Friday, August 31, 2012

Let Us Walk Together!!

"If you have come to help me, you are wasting your time.  But if you have come because your liberation is bound up with mine, then, let us walk together."  - Lilla Watson, Australian Aboriginal activist sister

We just came from a weeklong visit to Lecheria, where we worked closely with Dr. John Mclennan and his team of students from Canada.  This visit, more than any in the past, we were able to see the evidence of the many people who have partnered to bring new life to this community.  The signs were everywhere.  We saw the smiles on the faces of people proudly showing off their new, little businesses that have their roots in the financial support of so many of you. 

We received the hugs of gratitude from those who can now afford to get the much needed healthcare because of the dolls and jewelry you have purchased. We watched the determination in the eyes of the young girls learning to sew and seeing their fragile self esteems bloom with pride as we encouraged their efforts.
I experienced the pride of an older woman who was so happy to take me to the nearest little store and buy a soda for our group, "The biggest one you have" she said to the storekeeper. We were humbled and honored to receive her gift.

An update on the water situation is always a priority.  The pipes continue to bring the much needed water to Lecheria.  Some of the pipes are already broken and will need repair on future visits.  However, the water that flows is not clean and there are still parasitic diseases present, especially in the younger children.  Greg and Nathan (from Canada) were able to demonstrate to the people how the water is purified with a few drops of chlorine.  Using simple water testing kits purchased in the U.S., they tested the water before and after the chlorine, providing the proof that the chlorine works!  Chlorine is an inexpensive, easy way to purify water and prevent disease.  Educational tools in Spanish were developed by the students to allow the education of the community to continue through the Nutrition program. "Poco a poco" as they say in the DR. (Nothing happens quickly there...but we will get there eventually!!)

Speaking of the Nutrition Program....called "Ninos Sanos"- "Healthy Children"...We held the graduation program for the 2nd year in a row!  About 60 4 and 5 yr olds, along with their parents, were awarded certificates and a mug filled with goodies! 

There was cake, soda, dancing to celebrate! (OK, not so healthy...but who celebrates with carrot sticks and water!?) There was even a skit put on by the muchachos (young teenagers) about respect and making good choices.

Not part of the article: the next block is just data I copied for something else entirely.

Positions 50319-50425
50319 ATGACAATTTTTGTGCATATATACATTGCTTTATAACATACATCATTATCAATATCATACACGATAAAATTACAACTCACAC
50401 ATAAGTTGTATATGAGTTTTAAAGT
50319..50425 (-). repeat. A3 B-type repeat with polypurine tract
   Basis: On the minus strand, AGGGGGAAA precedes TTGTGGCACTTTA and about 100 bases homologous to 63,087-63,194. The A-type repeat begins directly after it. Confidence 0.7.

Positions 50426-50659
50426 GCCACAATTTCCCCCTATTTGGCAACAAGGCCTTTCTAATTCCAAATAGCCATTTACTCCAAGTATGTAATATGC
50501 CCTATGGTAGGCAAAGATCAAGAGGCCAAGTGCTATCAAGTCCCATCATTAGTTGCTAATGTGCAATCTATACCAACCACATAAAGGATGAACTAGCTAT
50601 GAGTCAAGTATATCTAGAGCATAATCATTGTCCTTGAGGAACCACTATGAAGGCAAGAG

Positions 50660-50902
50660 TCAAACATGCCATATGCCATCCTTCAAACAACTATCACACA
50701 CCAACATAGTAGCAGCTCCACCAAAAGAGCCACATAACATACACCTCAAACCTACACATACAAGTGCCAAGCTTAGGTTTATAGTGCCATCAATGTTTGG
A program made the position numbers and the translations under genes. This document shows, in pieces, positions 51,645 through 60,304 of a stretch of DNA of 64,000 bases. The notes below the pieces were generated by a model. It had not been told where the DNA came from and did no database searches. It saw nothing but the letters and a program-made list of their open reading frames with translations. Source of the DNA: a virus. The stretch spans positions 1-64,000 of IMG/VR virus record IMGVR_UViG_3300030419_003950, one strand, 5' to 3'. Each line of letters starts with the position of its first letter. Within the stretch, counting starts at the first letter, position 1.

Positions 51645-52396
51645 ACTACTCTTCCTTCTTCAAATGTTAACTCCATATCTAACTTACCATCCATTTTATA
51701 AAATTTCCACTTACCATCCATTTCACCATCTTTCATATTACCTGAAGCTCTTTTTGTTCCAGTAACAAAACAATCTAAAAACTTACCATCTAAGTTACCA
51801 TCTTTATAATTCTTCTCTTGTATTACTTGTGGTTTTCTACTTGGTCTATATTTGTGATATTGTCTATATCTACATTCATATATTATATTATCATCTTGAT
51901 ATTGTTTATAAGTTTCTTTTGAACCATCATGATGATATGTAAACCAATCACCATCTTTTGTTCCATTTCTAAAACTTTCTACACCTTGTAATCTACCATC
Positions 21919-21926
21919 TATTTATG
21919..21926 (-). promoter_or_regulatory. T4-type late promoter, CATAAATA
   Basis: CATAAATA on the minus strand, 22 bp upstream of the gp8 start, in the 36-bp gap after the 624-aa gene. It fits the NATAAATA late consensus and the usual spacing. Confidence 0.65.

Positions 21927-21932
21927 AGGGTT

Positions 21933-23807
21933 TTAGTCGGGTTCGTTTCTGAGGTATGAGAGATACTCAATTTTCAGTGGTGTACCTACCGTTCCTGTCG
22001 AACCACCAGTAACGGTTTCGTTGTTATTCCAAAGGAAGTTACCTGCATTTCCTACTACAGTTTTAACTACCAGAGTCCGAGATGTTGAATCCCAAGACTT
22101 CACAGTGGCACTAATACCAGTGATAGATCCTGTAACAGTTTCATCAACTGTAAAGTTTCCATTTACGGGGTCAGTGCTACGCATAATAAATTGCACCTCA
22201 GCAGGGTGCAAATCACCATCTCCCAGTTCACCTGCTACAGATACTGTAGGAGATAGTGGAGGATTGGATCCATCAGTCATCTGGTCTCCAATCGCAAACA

It was especially rewarding for us to see the graduation of the children that were born while we lived in the DR-several of whom we did not expect to live to be 5 yr olds, much less healthy ones!! Muchas Gracias to Dr. John and Sr. Kathleen, whose hard work and dedication have made this possible!

Dr John (with Sr Kathleen on left)
Wilson and his "graduate" son

A group from Texas was there, for their second trip to Lecheria.  They were assisting the community in building "Septicos"-toilets that flush!!  It seems like only yesterday that we were thrilled to have latrines in Lecheria!!

 About 9 families are getting closer to their first "flush". At the time of this writing we are waiting to hear that the pipes are connected to the houses and they are ready to roll (TP that is! :)) Each septico is shared by 4 families and they each contributed money and hard work to the construction of their septicos.


The Texas group also helped the community to start a community garden.  The goal is to start the vegetable plants in the garden and people can transplant them to their space; providing a source of nutritional food for the people.

Greg got a chance to visit the property where a Visitor's Center is being constructed. This has been a project which started 7 years ago with the fund-raising efforts of Fr Fred Conoscenti. After many hurdles and disappointments, concrete (excuse the pun) strides are finally visible. Once completed, this center, which is located between Lecheria and the sisters' convent, will be used to house visitors and serve as a training center for various spiritual and educational programs.

The best part of every trip is seeing and catching up with old friends:

Chichi with her new grandchild

Cindy and Baby

Juana Valentina displays
one of her dolls

Lelani and her "miracle" child

Oh, yes, our liberation, our understanding of our journey and purpose, is closely and forever tied to this amazing community.  We have learned so many of life's lessons from them: how to give and receive love, the value of community, to look for and find MIRACLES, that life's greatest treasures are not stored in our houses and our pockets.  Yes, we need them as much as they need us.  Our hands are forever locked, as we walk this journey of life together.

Tuesday, May 15, 2012


When we first visited Lecheria in 2006, we met Licen. He was an elderly man who had come to Lechería with his family in back the 70's to cut sugar cane. The work had battered his health and left him slow to walk and weary. But the good Sisters had given him a custodial job around the clinic and school, so we always saw him emptying trash and sweeping (and resting).

It was difficult to understand his creole-tinged spanish and his quiet voice, but he had a great sense of humor, so I was always engaging him in silly antics. For example, we had this thing where we would greet each other with, "Amigo!", while sizing each other up and down. Then, we would peek in each others shirt pocket, pull out an item, and ask if it was a little gift (regalito).